A Case-Control Study Examining the Effects of Active Versus Sedentary Lifestyles on Measures of Body Iron Burden and Oxidative Stress in Postmenopausal Women.

Biological research for nursing

PubMedID: 24057220

Bartfay W, Bartfay E. A Case-Control Study Examining the Effects of Active Versus Sedentary Lifestyles on Measures of Body Iron Burden and Oxidative Stress in Postmenopausal Women. Biol Res Nurs. 2013;.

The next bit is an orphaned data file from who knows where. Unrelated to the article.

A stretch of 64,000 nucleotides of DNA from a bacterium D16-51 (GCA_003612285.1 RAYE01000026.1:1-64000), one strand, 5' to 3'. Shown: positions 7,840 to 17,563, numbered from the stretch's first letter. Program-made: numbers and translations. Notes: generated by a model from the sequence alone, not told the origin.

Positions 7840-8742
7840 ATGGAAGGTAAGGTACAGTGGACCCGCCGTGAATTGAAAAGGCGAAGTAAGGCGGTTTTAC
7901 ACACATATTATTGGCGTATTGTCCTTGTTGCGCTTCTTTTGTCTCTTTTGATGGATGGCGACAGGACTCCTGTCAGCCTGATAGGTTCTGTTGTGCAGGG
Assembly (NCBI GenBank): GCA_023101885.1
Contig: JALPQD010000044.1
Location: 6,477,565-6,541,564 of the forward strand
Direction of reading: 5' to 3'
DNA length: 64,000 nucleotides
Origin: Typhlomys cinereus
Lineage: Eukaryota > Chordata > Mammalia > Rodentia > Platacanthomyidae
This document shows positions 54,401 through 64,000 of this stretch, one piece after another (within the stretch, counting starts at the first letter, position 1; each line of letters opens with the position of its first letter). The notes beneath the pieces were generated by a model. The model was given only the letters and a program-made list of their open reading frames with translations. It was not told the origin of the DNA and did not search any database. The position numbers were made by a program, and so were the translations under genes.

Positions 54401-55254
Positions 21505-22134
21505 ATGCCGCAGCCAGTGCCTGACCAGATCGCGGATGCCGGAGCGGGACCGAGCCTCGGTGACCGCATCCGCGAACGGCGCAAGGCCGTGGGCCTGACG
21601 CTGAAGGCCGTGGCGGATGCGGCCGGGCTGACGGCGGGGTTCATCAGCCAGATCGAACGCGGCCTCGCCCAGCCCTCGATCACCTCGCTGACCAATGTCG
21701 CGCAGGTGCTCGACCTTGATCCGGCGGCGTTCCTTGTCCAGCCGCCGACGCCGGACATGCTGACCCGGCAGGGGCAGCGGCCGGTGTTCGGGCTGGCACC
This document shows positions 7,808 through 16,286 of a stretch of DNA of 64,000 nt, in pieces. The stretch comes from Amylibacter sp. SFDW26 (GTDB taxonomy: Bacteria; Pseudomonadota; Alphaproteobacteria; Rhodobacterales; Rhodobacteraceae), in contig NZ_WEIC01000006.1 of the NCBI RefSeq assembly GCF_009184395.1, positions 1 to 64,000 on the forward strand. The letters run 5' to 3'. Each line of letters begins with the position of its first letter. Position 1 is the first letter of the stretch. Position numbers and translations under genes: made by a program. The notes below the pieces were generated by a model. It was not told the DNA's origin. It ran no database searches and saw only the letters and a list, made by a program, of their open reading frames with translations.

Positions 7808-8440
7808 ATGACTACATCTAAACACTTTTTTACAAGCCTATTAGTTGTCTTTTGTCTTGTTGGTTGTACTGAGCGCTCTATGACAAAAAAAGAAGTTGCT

Approximately half of the Canadian adults have sedentary lifestyles that increase their risk of developing cardiovascular disease (CVD). Women are 10 times more likely to die from CVD than from any other disease. Their risk almost doubles with the onset of menopause, which may result in increased body iron burden and oxidative stress in sedentary women. Body iron burden may catalyze the production of cytotoxic oxygen species in vivo. We hypothesized that postmenopausal women who engage in moderate forms of aerobic exercise for at least 30 min three or more times per week would have significantly (i) lower levels of body iron burden, (ii) increased glutathione peroxidase (GPx) activity, and (iii) decreased oxidative stress in comparison to sedentary controls. An age-matched, case-control study was employed to examine the effects of active (N = 25) versus sedentary (N = 25) lifestyles in women aged 55-65 years on measures of body iron burden as quantified by total serum iron, transferrin saturation, and serum ferritin levels; GPx activity; and oxidative stress as quantified by 4-hydroxynonenal, malondialdehyde, and hexanal. Measures of body iron burden were significantly elevated in sedentary women in comparison to active women (p < .001). Red cell GPx activity was higher in active women compared to sedentary women (p < .001). Measures of oxidative stress were significantly higher in sedentary versus active women (p < .001). These findings suggest that aerobic forms of exercise may mitigate the risk of developing CVD in postmenopausal women by improving antioxidant capacity and decreasing body iron burden.